Despite the near-absence of studies of the Caribbean within the mainstream of international relations (IR) theory and foreign policy analysis (FPA), as well as a tendency to subsume this diverse and unique region within the larger Latin America, a focus on Caribbean international relations offers several interesting implications for the wider fields of both IR and FPA. Realist, liberalist, constructivist, and critical approaches all can be incorporated into the study of Caribbean foreign policy in unique ways, and the subfield of foreign policy analysis can also be enriched by focusing on the particular domestic sources of foreign policy in small, culturally diverse, developing countries such as the Caribbean states. Among the unique characteristics of foreign policy in these states is the important role played by external forces in both the economy and the polity, leading to constraints on decision-making autonomy. The external factor also explains why the idea of “inter-American relations” has long been viewed as providing the necessary backdrop for explaining Caribbean foreign policy. Related to this is the important role played by the main regional actors, the Caribbean Community (CARICOM), as well as the Organization of Eastern Caribbean States (OECS), which has thinned the boundary between state and region. As for the prioritization of military-security issues seen in the more powerful countries of the globe, these Caribbean states (apart from Cuba) have eschewed military adventures and traditionally defined their foreign policies in terms of the prioritization of economic development. Finally, to study Caribbean foreign policy means that the scholar must exercise creativity in borrowing from perspectives not normally included in traditional foreign policy studies. Sociology, anthropology, historiography, political economy, and public policy are complementary tools for understanding the Caribbean. Moreover, situating the study of foreign policy within general currents of thought on the role of small states and global south states is also recommended.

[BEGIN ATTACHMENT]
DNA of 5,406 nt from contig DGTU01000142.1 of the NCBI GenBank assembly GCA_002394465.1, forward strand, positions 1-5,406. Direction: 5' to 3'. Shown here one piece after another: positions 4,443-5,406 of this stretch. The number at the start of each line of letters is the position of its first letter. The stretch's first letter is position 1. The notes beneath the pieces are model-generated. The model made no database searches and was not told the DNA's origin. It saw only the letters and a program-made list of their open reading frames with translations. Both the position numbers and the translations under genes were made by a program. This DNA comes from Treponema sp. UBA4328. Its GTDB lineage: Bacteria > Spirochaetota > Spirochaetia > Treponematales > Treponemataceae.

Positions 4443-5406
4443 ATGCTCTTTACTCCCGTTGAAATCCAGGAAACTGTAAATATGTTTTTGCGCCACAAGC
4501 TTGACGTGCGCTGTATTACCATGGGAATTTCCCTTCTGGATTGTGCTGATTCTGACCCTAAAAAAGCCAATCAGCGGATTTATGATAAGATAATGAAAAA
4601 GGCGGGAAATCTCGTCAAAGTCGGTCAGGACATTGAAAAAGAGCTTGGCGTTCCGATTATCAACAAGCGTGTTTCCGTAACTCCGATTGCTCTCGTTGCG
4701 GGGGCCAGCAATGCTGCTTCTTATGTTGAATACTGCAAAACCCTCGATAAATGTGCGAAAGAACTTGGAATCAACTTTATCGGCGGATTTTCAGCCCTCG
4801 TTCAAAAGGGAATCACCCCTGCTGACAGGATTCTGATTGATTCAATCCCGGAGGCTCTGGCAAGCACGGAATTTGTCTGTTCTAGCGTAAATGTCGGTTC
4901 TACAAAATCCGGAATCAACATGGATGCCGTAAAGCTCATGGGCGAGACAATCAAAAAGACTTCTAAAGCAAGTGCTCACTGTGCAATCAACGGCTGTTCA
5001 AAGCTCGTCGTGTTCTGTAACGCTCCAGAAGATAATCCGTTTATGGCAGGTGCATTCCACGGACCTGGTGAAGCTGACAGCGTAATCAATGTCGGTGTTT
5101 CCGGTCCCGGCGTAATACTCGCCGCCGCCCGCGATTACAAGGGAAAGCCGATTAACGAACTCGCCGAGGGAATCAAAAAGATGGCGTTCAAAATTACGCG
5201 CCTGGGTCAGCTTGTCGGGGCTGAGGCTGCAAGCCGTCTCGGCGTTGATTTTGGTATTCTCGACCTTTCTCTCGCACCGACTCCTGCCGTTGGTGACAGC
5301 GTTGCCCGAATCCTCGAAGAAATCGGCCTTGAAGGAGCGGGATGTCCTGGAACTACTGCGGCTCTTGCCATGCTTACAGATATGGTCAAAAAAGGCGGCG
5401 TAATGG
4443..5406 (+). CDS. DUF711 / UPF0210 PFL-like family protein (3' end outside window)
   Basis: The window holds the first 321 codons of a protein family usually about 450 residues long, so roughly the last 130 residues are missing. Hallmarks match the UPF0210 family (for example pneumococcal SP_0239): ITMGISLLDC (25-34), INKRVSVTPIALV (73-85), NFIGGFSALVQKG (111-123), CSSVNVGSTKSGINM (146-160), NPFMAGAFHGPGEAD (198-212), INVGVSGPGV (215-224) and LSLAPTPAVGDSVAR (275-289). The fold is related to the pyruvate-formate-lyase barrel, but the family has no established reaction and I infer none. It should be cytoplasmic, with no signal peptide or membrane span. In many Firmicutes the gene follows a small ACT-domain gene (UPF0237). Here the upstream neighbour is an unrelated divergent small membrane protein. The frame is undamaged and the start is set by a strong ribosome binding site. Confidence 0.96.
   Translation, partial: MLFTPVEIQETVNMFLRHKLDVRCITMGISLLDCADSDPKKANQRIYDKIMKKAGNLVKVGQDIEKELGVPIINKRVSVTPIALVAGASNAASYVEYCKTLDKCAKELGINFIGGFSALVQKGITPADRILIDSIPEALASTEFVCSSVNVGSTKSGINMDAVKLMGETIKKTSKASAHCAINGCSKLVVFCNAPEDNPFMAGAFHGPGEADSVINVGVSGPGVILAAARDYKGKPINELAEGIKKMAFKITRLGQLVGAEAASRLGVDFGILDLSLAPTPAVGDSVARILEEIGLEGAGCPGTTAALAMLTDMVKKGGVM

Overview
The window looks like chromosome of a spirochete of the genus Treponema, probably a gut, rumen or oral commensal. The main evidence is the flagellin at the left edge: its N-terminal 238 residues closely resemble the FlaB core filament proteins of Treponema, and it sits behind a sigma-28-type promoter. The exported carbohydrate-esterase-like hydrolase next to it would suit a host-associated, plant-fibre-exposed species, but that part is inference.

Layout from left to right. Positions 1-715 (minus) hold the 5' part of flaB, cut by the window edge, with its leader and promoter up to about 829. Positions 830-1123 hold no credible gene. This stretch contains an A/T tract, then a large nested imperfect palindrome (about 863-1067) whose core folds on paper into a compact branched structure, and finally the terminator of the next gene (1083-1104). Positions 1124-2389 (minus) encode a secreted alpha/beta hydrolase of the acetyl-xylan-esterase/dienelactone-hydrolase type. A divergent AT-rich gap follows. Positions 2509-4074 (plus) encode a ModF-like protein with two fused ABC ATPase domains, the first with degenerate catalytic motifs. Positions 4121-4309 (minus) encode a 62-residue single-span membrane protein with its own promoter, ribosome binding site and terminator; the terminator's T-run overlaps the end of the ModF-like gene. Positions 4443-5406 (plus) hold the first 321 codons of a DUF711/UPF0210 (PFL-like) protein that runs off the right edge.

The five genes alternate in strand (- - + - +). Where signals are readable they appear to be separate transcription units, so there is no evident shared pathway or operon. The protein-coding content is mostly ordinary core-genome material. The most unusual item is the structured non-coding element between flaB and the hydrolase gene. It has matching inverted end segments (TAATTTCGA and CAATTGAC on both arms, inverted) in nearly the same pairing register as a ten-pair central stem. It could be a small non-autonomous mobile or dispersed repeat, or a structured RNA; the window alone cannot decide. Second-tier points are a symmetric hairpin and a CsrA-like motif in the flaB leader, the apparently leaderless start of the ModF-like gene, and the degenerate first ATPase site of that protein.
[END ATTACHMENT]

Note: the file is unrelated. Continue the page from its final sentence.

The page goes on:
China and Africa, 20 Years Since the Forum on Africa–China Cooperation  

David Monyae

The increasing intensity of interaction between China and Africa, which was a result of the growing compatibility of their strategic interests toward the end of the 20th century, led to the establishment of Forum on China–Africa Cooperation (FOCAC) in 2000. The FOCAC was part of China’s revitalization of the developing-world dimension in its foreign policy and part of Africa’s engagement with major and emerging world powers. Having gathered regularly in 3-year intervals since its inception in 2000, the FOCAC has become more comprehensive and sophisticated. It has become the principal site on which China–Africa relations are shaped. The relationship has grown both in scale and scope in areas like political cooperation, international solidarity, peace and security, media cooperation, and development finance and infrastructure, as examined in this article. However, the FOCAC is not without its shortcomings. Weak institutionalization, tendency toward Sino-centrism, lack of accountability, and the preponderance of the state are some of the weaknesses that should be addressed going forward.


China’s Belt and Road Initiative: Debates, Impacts, and Trends